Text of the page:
Article

The Genetics of Alzheimer Disease: Current Status and Future Prospects

Harvard University, Cambridge, Massachusetts, United States
JAMA Neurology (Impact Factor: 7.01). 03/1998; 55(3):294-6. DOI: 10.1001/archneur.55.3.294
Source: PubMed

ABSTRACT Four genes involved in the development of Alzheimer disease have been identified. Three fully penetrant (deterministic) genes lead to the development of Alzheimer disease in patients younger than 60 years: the amyloid beta-protein precursor on chromosome 21, presenilin 1 on chromosome 14, and presenilin 2 on chromosome 1. Together, they account for about half of this early-onset form of the disease. One genetic risk factor--apolipoprotein E-4--is associated with late-onset Alzheimer disease. It accounts for a substantial fraction of disease burden but seems to act primarily to lower the age of disease onset. In general, none of these genes can be easily adapted for use as a diagnostic or predictive test for Alzheimer disease. Research activity includes searching for additional genes, especially for late-onset disease, and elucidating the mechanism of action of all identified genes as part of a long-term effort to develop more effective therapeutic and preventive strategies.

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    • "Less common mutations are found in the gene for valosin-containing protein (VCP) on 9p21-12 [18], in the gene coding for TDP-43 [19], in the gene for charged multivesicular binding protein 2B (CHMP2B) [20], and in the fused-in-sarcoma (FUS) gene on chromosome 16 [21], but there still remain cases with as yet unidentified genetic defects. Regarding age of onset of FTD, FUS gene mutations have been associated with age of onset ≤40 years of age [21]; on the other hand, early onset cases of alzheimer disease (AD) have been reported to be associated with mutations in the genes encoding for presenilin 1 (PS1) on chromosome 14, presenilin 2 (PS2) on chromosome 1, and the amyloid βprotein precursor (APP) on chromosome 21 [13]. FTD in a remarkably young patient has to be diagnosed with caution. "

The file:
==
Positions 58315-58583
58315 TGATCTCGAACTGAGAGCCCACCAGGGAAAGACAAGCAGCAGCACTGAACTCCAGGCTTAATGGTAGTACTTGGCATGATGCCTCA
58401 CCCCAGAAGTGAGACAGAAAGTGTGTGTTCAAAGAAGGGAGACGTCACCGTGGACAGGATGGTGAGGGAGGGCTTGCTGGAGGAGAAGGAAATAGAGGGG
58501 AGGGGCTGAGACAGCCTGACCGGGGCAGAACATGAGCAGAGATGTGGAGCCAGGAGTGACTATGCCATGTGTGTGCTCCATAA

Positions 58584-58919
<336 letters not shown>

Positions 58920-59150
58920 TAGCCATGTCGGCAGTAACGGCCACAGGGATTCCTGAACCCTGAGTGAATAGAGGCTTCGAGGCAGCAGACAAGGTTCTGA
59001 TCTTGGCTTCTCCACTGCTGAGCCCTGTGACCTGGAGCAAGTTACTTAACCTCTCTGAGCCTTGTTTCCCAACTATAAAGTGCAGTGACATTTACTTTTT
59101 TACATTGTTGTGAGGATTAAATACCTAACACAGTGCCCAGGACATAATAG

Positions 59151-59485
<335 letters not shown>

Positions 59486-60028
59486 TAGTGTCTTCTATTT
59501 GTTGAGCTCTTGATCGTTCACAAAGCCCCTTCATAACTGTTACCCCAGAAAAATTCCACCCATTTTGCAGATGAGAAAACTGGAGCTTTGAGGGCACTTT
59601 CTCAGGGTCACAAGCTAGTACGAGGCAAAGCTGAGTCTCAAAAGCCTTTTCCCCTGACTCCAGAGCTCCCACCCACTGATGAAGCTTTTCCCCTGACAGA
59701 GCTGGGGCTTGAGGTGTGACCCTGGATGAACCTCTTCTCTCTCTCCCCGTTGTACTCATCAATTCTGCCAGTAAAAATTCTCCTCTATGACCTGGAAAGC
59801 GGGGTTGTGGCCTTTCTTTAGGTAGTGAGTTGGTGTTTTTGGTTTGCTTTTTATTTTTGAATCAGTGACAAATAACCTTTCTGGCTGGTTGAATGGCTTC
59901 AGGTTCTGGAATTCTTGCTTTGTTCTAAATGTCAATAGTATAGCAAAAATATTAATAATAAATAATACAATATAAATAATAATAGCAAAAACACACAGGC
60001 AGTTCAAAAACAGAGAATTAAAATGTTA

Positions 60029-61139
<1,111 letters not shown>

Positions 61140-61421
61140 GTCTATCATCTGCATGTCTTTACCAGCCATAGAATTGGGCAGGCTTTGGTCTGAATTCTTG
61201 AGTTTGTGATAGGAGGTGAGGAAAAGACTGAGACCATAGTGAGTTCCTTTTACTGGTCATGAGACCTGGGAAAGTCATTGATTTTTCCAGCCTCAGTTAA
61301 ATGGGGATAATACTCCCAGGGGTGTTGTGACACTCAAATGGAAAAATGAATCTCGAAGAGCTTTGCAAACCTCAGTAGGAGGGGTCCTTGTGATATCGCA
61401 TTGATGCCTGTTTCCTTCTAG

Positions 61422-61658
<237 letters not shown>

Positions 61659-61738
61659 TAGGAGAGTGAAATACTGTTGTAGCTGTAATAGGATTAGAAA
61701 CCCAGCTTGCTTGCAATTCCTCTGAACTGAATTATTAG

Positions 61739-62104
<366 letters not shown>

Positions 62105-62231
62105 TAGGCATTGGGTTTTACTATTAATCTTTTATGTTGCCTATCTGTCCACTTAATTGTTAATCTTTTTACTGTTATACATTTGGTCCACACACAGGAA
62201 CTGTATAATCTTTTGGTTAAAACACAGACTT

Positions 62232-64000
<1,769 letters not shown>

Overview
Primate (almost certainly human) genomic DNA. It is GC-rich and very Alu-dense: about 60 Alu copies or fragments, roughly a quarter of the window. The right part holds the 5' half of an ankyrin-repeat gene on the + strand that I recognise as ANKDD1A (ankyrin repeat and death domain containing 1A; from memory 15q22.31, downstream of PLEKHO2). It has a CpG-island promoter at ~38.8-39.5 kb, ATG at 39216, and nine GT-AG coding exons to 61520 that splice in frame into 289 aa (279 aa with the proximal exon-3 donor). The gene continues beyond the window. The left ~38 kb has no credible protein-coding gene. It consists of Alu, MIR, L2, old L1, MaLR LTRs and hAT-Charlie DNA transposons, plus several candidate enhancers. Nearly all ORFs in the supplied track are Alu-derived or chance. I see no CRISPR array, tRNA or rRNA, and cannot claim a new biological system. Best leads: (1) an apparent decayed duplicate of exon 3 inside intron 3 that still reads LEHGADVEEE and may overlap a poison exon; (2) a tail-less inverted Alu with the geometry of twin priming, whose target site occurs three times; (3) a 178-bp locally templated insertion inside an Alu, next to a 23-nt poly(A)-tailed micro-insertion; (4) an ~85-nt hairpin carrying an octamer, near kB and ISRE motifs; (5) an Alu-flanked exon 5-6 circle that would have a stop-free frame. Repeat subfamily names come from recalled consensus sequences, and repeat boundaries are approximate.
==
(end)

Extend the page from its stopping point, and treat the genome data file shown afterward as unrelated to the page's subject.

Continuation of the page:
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    ABSTRACT: Tardive dystonia is a serious extrapyramidal side effect emerging after long-term treatment with antipsychotics, frequently with a deteriorating course, and unsatisfactory treatment. Presently, clozapine is used for the cotreatment of tardive dystonia and psychosis, at the cost of serious side effects. Apart from clozapine, there have been case reports describing positive effects of quetiapine on dystonic symptoms. Aim of the present study was to demonstrate the ameliorating effects of quetiapine on dystonic symptoms, in a sample of patients suffering from antipsychotic-induced tardive dystonia. Quetiapine was administered to 16 consecutively enrolled stabilized patients with psychotic or mood disorders and tardive dystonia, replacing the "offending drugs," over a 3-month cross-tapering period. Target dose of quetiapine was set according to the defined daily dose of the received antipsychotic(s) at baseline, as reviewed by the World Health Organization Center of Drug Statistics Methodology, aiming at both maintenance of psychosis control and reduction of dystonic symptoms. Patients were found to have significant positive results in amelioration of dystonia (P < 0.001) over a 1-year period, without loss of antipsychotic efficacy. Reduction of dystonic symptoms with the use of quetiapine could be considered comparable with the positive effects of clozapine, with the additional advantage of relatively lacking serious side effects. Quetiapine may represent a valuable therapeutic choice for the treatment of tardive dystonia.
    Clinical neuropharmacology 07/2015; 38(4). DOI:10.1097/WNF.0000000000000086 · 1.84 Impact Factor
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    • "Part of the control group consisted of family members of AD patients. This may have caused a selection bias, since family history is a risk factor for AD [Blacker and Tanzi, 1998]. Furthermore, no follow-up information is available for the control group. "
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    Human Brain Mapping 05/2014; 35(5). DOI:10.1002/hbm.22335 · 6.92 Impact Factor
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    • "Genetic factors such as Apolipoprotein E (APOE) genotype might influence EOAD and LOAD forms. The presence of the APOE ε4 allele is a risk factor for LOAD (Blacker and Tanzi, 1998; Meyer et al., 1998) and has been suggested to modulate the disease onset and expression (van der Flier et al., 2011; Wolk et al., 2010). In EOAD, conversely, other genes such as APP, PSEN1, and PSEN2 (Raux et al., 2005; Rovelet-Lecrux et al., 2006) could be involved. "
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